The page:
I loved acting with her; she was so fierce and loving and beautiful. And even before we started filming, I did this drawing to get into Tikka's mindset of this spirituality that she had — I drew a tree with bones and a dragon around it — and then David [created] a very similar image [from] that. He created it [for] the Orc in the Orc church; he made a big mural that was similar to what I had drawn. He really worked with everyone to build the depth of the world, and it was so great cuz I felt really respected as an artist, and I felt challenged as an artist.

And with Noomi as well, acting with her I felt so inspired cuz I was such a huge fan of hers from The Girl with the Dragon Tattoo. And just getting to be with her, she's so present. With all of them, it was like, "Oh, this is what you can do. This is the peak of what it's like to be an actor, and to be an artist, and to tell an important story and an entertaining story." Yeah, it was like all of my dreams came true in this role.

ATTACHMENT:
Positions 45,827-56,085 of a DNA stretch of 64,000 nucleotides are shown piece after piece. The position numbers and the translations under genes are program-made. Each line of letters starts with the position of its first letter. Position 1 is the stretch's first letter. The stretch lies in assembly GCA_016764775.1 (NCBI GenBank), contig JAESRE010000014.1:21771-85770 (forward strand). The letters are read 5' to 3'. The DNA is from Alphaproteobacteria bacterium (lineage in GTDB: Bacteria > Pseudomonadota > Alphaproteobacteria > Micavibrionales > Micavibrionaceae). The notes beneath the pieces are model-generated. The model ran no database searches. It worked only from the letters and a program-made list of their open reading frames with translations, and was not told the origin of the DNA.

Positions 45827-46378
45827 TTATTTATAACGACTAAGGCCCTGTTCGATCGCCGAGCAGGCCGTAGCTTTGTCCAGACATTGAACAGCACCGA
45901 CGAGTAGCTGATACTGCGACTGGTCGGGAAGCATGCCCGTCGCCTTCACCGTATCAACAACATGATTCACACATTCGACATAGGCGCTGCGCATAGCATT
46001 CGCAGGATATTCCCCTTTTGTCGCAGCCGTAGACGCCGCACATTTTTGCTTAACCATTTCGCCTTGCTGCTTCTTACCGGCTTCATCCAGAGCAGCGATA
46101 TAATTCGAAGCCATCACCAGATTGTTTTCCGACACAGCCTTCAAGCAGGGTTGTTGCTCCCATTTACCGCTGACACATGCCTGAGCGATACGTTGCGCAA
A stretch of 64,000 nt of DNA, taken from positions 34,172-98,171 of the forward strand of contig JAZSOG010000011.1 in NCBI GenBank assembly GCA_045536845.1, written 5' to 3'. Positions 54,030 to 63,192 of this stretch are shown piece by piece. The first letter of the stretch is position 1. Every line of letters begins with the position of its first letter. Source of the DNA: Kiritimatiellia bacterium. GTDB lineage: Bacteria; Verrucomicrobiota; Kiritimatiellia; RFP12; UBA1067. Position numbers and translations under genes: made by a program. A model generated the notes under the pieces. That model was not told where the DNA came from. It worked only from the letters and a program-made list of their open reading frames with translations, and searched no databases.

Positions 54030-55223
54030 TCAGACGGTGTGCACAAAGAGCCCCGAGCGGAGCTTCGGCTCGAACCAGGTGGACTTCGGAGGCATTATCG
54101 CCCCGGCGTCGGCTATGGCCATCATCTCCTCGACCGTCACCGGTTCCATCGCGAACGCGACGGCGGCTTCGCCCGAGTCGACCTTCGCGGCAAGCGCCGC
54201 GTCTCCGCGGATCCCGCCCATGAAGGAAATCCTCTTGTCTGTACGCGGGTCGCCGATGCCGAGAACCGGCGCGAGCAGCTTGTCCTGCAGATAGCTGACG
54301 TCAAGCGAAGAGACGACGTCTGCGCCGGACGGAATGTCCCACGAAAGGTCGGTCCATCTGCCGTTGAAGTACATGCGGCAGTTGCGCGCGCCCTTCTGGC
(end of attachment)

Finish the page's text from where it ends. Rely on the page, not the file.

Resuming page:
Speaking of your castmates, Will and Joel have great Bad Boys type of chemistry. And your role is like Téa Leoni's in that movie — you're vulnerable but tough. It's reminiscent of The Fifth Element as well. Did you draw from any of those movies?

Fry: Yeah, The Fifth Element, it's a really good reference. It's interesting, the same actress, Mila Jovovich, she played Joan of Arc as well. And actually, earlier that year, I had done a workshop in Australia with an acting coach named Elizabeth Kemp, which is about using your dreams to fuel your acting, and to get in touch with an archetype that you want to use in your work. And so I did Joan of Arc, and it turned out that Tikka, her journey was kind of similar because she's choosing to fight for something good and for a better world, and she's being a real warrior about it.